Primož Jakopin, 69, from Slovenia, was born in a linguistic family.
His mother translated over 50 books, some from Polish, also wrote a few, of prose and poems, while his father was
a scholar of slavistics and onomastics, of Russian language and literature, but also a great admirer of the vibrant, gentle sounding Polish poetry.
His three sons all learned Gałczyński's
most famous poem by heart.
Primož was keen on photography, since the age of 8, when the father
returned from the summer school of Polish in Warsaw and
brought him the first camera, a 6 x 4.5 cm format Druh, and in caving, since 17, when he joined the ranks of
DZRJL - Ljubljana Cave Exploration Society.
His high school certificate (Matura) work was titled Karst and Karst Phenomena.
Yet neither photography nor speleology could become his profession, deemed by his father an unworthy career path
in comparison to more serious science subjects. So he studied
technical mathematics, as the computer-oriented branch was called at the time, instead, and during the course
of programming discovered that math
can also be linked to art, to computer graphics. Influenced by the
works of Piet Mondrian and using inverse trigonometric functions
he made a series of monochrome lace-like images during the late evening, outside computing center's operating hours, when the machine was available for
research work. This work
landed him a job at the Faculty's computing centre, calculating turbines for the new hydro power plant.
From there he proceeded to further jobs in programming and later to the study of information theory and
teaching of language technology at the Faculty of Arts in Ljubljana, with a PhD thesis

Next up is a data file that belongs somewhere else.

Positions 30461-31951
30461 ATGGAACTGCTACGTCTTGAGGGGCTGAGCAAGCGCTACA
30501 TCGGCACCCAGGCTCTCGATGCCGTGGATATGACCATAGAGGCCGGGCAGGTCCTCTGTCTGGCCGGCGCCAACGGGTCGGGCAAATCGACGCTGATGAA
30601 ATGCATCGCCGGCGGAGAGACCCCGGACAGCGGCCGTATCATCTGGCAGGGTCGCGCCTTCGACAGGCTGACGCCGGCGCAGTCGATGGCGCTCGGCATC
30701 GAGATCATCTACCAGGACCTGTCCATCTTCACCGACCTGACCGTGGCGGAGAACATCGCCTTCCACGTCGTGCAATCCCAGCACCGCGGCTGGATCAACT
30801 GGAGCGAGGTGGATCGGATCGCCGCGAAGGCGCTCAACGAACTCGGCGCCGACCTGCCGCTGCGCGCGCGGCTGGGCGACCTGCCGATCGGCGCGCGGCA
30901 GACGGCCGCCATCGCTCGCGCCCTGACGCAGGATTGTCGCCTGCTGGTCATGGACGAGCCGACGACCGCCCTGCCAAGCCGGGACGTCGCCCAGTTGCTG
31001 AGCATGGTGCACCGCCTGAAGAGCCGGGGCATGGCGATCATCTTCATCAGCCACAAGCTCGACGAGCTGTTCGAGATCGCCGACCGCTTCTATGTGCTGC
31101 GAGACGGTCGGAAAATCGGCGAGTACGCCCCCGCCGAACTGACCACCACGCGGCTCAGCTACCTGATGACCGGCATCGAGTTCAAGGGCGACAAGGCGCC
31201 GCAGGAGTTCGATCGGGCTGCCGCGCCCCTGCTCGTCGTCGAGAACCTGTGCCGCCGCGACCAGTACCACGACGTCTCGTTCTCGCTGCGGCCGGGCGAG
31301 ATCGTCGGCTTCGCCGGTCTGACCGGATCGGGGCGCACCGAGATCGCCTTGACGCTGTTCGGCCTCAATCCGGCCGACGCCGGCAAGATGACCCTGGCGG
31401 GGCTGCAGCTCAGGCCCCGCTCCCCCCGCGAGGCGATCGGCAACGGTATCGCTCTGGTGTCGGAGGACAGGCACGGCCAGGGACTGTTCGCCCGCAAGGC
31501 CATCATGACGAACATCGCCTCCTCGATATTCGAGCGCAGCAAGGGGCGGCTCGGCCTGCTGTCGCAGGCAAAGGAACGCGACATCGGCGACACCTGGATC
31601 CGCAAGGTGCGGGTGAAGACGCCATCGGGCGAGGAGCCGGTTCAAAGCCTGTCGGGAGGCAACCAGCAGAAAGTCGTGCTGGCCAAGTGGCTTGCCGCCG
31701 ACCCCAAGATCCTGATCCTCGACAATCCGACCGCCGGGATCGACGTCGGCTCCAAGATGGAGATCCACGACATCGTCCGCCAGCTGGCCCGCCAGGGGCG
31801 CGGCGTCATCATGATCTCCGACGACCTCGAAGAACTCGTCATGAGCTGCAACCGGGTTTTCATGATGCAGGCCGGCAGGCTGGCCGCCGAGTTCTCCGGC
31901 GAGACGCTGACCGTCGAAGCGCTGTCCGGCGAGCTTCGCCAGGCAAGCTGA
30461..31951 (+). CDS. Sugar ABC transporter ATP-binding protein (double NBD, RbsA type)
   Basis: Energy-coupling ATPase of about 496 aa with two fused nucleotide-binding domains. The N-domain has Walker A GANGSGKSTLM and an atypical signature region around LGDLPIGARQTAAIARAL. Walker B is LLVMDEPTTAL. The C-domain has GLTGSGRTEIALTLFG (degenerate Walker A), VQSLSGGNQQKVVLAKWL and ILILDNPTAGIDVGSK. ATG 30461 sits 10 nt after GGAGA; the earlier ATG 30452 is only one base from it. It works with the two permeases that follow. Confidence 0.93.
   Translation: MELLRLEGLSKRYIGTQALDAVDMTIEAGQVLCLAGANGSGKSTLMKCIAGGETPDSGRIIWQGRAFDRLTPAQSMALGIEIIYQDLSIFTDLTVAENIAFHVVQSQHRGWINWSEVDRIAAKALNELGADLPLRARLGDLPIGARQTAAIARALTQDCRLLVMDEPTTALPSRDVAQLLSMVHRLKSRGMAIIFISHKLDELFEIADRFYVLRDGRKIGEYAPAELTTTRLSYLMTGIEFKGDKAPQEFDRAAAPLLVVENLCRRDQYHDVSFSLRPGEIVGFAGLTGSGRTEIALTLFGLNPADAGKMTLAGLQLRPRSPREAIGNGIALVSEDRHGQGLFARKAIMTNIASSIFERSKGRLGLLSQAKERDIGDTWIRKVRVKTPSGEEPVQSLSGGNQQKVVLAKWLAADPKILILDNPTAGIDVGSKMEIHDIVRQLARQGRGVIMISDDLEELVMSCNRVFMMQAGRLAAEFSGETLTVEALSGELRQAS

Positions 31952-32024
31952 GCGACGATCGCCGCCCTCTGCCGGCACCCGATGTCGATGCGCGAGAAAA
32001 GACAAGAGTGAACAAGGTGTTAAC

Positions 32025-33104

Upper Bound of Entropy in Slovenian Literary Texts.
His estimate was 2.2 bits per character, 10 percent higher than the
comparable value for the English. The practical interpretation is that it makes sense to use Slovenian -
one needs to speak slightly less to convey the same information than
he would using the world language. It is likely that the same
also holds for Polish - both languages are related and richly inflected.
But the passion for caving and cave photography remained and in the
seventies and eighties of the past century he developed the software to support a
3D cave model, based on a series of interconnected multangle-approximated
cross-sections. It produced much better estimate for cave length,
wall and floor surface and, most important of all, cave volume.
Slovenia, small as it is - 20.000 km2, 2
mil. inhabitants - has over 12.500 registered caves (at least 10 m
deep or long). The longest, Migovec system is 42 km long, the deepest,
Brezno Čehi 2 is 1.502 m deep, and some are quite sizeable. Reka river canyon
in Škocjanske jame caves is just 2.6 km long but has
a volume of 5.2 mil. m3, with an average cross
section, if it would be square, 45 x 45 m.
The advances in digital photo technology after 2000 took the illumination guesswork away, with an instant verification of the picture just taken,
and brought new wind in the sails of cave photography. Jakopin decided
to exploit it to the full. In a few years he mastered the flash cave
illumination and a series of photo exhibitions followed.
They were compounded by several caving movies and two papers,
Cave Photography and
On Cave Nudes. The 2012 Kačna jama (Snake Cave) Entrance documentary was
filmed in cooperation with the speleo team from Bielsko-Biała, led by Krzysiek Handzlik. It was the beginning of
a friendship that eventually, to the credit of Jakub Pysz, made this exhibition happen.
Lp2 Cave, August 2017, photo Krzysiek Handzlik